Multicultural understandings and working in Multicultural Environments with Youth Refugees
Who is this Toolkit for?
It is designed to support youth workers carrying out activities with, and supporting, young refugees and asylum seekers to provide these practitioners with reflexive analysis of their own practice, practical tools and ideas for use in increasing their knowledge, skills and techniques of working in multicultural and multi-ethnic environments. It is targeted primarily at youth workers but also people working in broader contexts: health and social welfare, NGOs, Civil Society Organisations and humanitarian work. A host of practitioners may find the materials of use to their practice with youth refugees. The toolkit provides exercises and activities that can be used to work on your own knowledge and in training courses with refugees and young people with refugee backgrounds but also foregrounds the need for practitioners to work to reflect on their own attitudes, ideas and understandings to improve services for youth refugees across Europe.
Contents of Toolkit 1
The toolkit examines the issue of one’s own attitudes, assumptions, knowledge and skills as a youth worker working with refugees. It asks you to reflect upon and audit your own cultural background and cultural competence. This is a process that should be continually a part of individual professional development; constantly enhancing the examination of our skills as youth workers and how we might need to develop them in order to best meet the needs of young people we support. Self-reflection and its action component, reflexivity (creating change through self-reflection) is therefore a crucial stage in thinking about how we might improve our practice and services, seek information or ideas that would enhance our individual knowledge or challenge assumptions that may negatively affect our practice. This toolkit is therefore, not just a ‘how to work with youth refugees’ resource (as can be found in other places on the web) it is also about how to develop the best skills in oneself to be a skilled youth worker in this field, drawing from knowledge and understanding from across Europe.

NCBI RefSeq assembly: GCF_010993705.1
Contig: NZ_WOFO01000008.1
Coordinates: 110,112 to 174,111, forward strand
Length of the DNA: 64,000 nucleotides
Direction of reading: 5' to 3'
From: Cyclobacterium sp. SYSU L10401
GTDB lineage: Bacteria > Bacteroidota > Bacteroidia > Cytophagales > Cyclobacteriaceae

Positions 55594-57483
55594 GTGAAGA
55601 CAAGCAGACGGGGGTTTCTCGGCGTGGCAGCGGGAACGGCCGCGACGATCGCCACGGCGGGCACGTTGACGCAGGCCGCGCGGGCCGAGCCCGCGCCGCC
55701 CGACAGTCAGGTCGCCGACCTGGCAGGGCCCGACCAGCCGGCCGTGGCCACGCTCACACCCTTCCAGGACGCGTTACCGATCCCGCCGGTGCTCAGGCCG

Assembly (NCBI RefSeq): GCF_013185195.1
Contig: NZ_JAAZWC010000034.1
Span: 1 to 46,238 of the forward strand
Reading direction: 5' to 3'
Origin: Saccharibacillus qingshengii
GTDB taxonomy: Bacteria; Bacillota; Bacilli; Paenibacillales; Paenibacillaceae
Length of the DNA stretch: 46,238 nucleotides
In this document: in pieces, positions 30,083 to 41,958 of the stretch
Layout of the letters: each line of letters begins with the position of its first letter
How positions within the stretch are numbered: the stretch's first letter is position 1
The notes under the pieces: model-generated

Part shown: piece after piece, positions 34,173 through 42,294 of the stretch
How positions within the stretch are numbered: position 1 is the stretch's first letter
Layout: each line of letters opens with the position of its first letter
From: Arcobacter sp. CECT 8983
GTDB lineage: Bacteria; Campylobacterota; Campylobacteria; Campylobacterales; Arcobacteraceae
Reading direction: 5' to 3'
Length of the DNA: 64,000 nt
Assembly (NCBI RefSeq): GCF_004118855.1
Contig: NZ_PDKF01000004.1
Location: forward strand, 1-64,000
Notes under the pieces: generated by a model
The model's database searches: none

In the last section of the toolkit, we offer practical activities that can be used with young refugees, explaining the aims of each activity, how to organize them and a commentary on how you might modify these to your own setting and context. We also offer some examples of how some of these have worked in practice from members of the Consortium team and hints, comments and aids as to how you might integrate some of the activities into your own work, or even run dedicated workshops on this area. The PAPYRUS team recognizes that some youth workers will integrate the activities intermittently across other activities and schedules they have in their work and others may opt to create dedicated and focused days. This is up to you and the activities can be adapted to make sense within your own programmes, recognizing that you may already have some materials that you regularly utilize yourselves.